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Art | 48 | Basel | Art Unlimited

June 15th – 18th 2017

Team Gallery is pleased to announce Cory Arcangel’s participation in the 2017 edition of Art | Basel | Unlimited. This projected is presented collaboratively by Team Gallery and Lisson Gallery.

For his debut participation in Art Unlimited, Cory Arcangel will present his landmark 2005 work Mig 29 Soviet Fighter Plane and Clouds. This piece comes from the body of work for which the artist first became known, his much-lauded “8-bit hacks.” These works consisted of cartridges for various 8-bit gaming platforms, such as the Atari 2600 and Nintendo Entertainment System, which the artist manually altered so as to modify their functionality, primarily by removing elements, which has the effect of imbuing them with a sense of tragic futility, as well as isolating the games’ visual vocabularies by foregrounding certain of their frequently-ignored formal aspects. Other notable examples include Super Mario Clouds, 2002, Totally Fucked, 2003, and Super Slow Tetris, 2004. This collection of works constitutes one of the earliest, and most influential, confluences of Fine Art and Internet-era digital media practices.  

Arcangel created Mig 29 Soviet Fighter Plane and Clouds by altering an early 90’s video game in which the user played as a Soviet fighter plane embarking on bombing missions in the Middle East. Projected onto four discrete, floating screens, the piece displays an ominously hovering fighter plane and clouds, the rest of the game’s content removed. This artwork was the first of the artist’s cartridge-hacks to be designed with the specific intent of physical installation – previous examples were originally created for display on the artist’s website, and subsequently retrofitted for gallery settings. In this respect, it represents a foundational development in the artist’s practice: one of the oeuvre’s central, unifying gestures has been the placement of technological ephemera – which, otherwise, has an extremely brief cultural lifespan – into the galvanizing, conservational context of fine art.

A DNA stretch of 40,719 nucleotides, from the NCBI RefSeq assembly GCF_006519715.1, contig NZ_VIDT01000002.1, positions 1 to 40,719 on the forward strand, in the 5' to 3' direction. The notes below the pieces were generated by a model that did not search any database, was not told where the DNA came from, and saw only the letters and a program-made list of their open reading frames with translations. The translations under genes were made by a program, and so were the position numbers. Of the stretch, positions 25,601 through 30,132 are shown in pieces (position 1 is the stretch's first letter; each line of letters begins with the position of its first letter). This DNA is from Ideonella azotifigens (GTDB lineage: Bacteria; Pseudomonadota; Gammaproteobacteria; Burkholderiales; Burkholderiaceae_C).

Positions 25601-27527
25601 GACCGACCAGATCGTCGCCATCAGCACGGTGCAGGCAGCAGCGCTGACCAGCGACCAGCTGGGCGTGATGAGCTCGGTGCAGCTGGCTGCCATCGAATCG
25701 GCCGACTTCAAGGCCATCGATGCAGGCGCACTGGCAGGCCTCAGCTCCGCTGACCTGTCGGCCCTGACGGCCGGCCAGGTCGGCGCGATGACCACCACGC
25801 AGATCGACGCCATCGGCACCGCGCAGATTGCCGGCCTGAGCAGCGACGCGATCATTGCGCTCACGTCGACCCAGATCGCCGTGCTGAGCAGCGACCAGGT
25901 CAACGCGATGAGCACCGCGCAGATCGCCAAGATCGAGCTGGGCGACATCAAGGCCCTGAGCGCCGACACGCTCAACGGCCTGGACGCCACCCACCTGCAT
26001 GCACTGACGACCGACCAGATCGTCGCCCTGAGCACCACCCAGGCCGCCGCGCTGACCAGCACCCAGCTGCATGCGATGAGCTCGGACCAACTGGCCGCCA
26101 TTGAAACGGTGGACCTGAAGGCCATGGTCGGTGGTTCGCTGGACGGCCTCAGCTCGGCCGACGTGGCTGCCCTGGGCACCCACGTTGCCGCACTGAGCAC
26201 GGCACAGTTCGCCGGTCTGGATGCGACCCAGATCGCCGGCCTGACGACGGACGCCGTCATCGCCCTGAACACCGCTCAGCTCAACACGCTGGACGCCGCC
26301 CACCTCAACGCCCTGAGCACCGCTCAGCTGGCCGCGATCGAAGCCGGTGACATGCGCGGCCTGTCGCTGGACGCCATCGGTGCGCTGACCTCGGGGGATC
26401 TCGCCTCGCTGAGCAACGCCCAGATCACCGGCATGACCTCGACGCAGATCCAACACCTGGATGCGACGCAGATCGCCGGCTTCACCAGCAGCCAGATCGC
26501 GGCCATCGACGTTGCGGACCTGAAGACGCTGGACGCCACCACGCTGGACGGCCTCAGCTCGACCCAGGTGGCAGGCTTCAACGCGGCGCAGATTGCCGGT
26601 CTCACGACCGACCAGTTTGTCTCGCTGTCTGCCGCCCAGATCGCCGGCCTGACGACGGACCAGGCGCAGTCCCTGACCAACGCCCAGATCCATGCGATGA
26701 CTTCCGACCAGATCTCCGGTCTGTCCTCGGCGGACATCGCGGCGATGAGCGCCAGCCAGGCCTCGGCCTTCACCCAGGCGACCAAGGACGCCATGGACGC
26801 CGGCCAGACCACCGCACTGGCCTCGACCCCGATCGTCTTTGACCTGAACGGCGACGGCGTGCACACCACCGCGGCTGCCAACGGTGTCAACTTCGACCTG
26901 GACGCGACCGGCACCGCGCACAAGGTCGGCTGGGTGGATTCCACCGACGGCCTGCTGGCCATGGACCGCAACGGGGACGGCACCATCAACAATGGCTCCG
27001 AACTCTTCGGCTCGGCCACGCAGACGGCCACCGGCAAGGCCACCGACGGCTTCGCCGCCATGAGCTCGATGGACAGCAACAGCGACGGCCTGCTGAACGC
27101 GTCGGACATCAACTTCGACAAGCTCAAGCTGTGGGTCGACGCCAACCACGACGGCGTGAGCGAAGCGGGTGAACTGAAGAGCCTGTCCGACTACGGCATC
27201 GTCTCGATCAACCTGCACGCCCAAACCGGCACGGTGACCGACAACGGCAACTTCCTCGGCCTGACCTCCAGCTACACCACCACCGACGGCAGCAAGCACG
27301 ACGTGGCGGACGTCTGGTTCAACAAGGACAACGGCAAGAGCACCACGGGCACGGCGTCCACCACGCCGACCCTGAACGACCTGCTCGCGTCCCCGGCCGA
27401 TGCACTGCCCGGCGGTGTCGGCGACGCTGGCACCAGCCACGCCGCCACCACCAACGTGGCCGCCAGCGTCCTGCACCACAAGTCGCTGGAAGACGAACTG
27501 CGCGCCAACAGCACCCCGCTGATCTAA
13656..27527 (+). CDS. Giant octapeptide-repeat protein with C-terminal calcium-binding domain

While the original cartridge was intended for play on a Nintendo system, Mig 29 Fighter was in fact itself a bootleg, manufactured by a Canadian company called CAMERICA, which produced unlicensed games and accessories for the NES platform. This illicit provenance perhaps accounts for the unorthodox subject matter, its glorification, rather than the more typical vilification, of Soviet militarism. The image of the jet seen in Arcangel’s work is taken from Mig 29 Fighter’s introductory screen, while the clouds are plucked from later in the game. By placing the Soviet plane in the setting of an empty sky, devoid of potential targets, the artist highlights our cultural tendency to fetishize objects of war, while simultaneously neutering representations of violence – a practice that is particularly manifest in the content of mass-market video games.

The 38-year old Arcangel has been the subject of numerous international monographic exhibitions at both galleries and major museums, including The Carnegie Museum of Art in Pittsburgh, The Whitney Museum in New York, The Hamburger Bahnhof in Berlin, The Barbican in London and MoCA in Miami. His work is included in many public collections, including those of the Hammer Museum in Los Angeles, MoMA in New York, The Tate in London, Berlin’s Neue Nationalgalerie, the Smithsonian Museum of American Art in Washington D.C. and the Migros Museum für Gegenwartskunst in Zürich. 

For further information on this artwork or images of the installation, please contact Alissa Bennett (alissa@teamgal.com) or Tom Brewer (tom@teamgal.com).

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